After previews earlier in the year at CES 2017, Taiwanese 3D technology developer XYZprinting has released the Nobel Superfine 3D printer. This latest machine using digital light processing (DLP) technology focuses on delivering high resolution, a wide range of materials, compact housing and high processing speed.
High resolution resin printing
DLP technology is different to stereolithography (SLA) printers in that it uses UV light instead of laser technology to selectively harden resin. The UV light is digitally projected from a screen beneath the build plate and flashes a single image of each layer across the resin-filled build platform. A peeling process, whereby the uncured resin is tipped to one side, prepares the next layer for curing.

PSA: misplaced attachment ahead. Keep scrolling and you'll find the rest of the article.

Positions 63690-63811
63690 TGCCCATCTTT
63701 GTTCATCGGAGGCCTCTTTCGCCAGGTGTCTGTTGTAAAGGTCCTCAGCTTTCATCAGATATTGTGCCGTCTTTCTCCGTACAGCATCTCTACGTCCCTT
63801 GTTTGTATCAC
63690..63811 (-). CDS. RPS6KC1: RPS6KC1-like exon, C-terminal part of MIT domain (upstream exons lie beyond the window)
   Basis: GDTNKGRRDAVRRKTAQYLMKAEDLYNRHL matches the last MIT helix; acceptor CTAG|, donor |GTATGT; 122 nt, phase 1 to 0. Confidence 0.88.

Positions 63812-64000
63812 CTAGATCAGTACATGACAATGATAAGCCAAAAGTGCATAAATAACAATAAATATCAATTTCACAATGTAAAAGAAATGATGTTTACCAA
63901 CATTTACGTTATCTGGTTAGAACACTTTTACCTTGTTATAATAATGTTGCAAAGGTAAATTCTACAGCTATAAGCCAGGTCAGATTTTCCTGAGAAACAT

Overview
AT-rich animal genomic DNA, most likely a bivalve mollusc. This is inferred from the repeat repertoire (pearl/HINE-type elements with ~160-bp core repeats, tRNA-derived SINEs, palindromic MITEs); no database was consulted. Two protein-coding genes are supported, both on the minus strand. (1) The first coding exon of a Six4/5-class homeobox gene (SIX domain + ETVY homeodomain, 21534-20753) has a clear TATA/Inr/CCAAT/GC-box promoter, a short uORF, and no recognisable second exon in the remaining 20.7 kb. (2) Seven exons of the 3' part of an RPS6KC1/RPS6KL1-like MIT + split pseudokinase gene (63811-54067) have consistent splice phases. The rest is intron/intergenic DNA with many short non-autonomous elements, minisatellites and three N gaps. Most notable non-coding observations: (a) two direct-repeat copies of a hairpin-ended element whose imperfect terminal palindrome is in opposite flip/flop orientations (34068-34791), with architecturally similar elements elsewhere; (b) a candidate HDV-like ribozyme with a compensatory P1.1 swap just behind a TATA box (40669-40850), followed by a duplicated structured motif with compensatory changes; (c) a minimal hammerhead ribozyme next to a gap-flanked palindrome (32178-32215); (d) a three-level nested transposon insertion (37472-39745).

XYZprinting’s DLP technology is now able to produce layers “three times thinner than a strand of a human hair” which is typically 50 microns in diameter.
It is able to print layers along the Z axis at a resolution up to 25 microns, and X and Y up to 50 microns. With these dimensions, the Nobel’s superfine has a sharper resolution than XYZprinting’s existing machines.
Multifunctional to multicoloured
The resin used to print jewellery and dental fixtures is vastly different. While both must be easy to to imprint details on, the latter must be biocompatible and resistant to erosion and breakage.
Compatible with XYZ’s photopolymer and castable resins the Nobel Superfine is able to produce both.
XYZ have also recently released the da Vinci Color, dubbed “the world’s first CMYK full-colour desktop 3D printer”. Both systems are on display at this week’s TCT Show.
Our featured image shows a A XYZprinting Nobel Superfine printer with its lid removed. Photo via Goldenpin.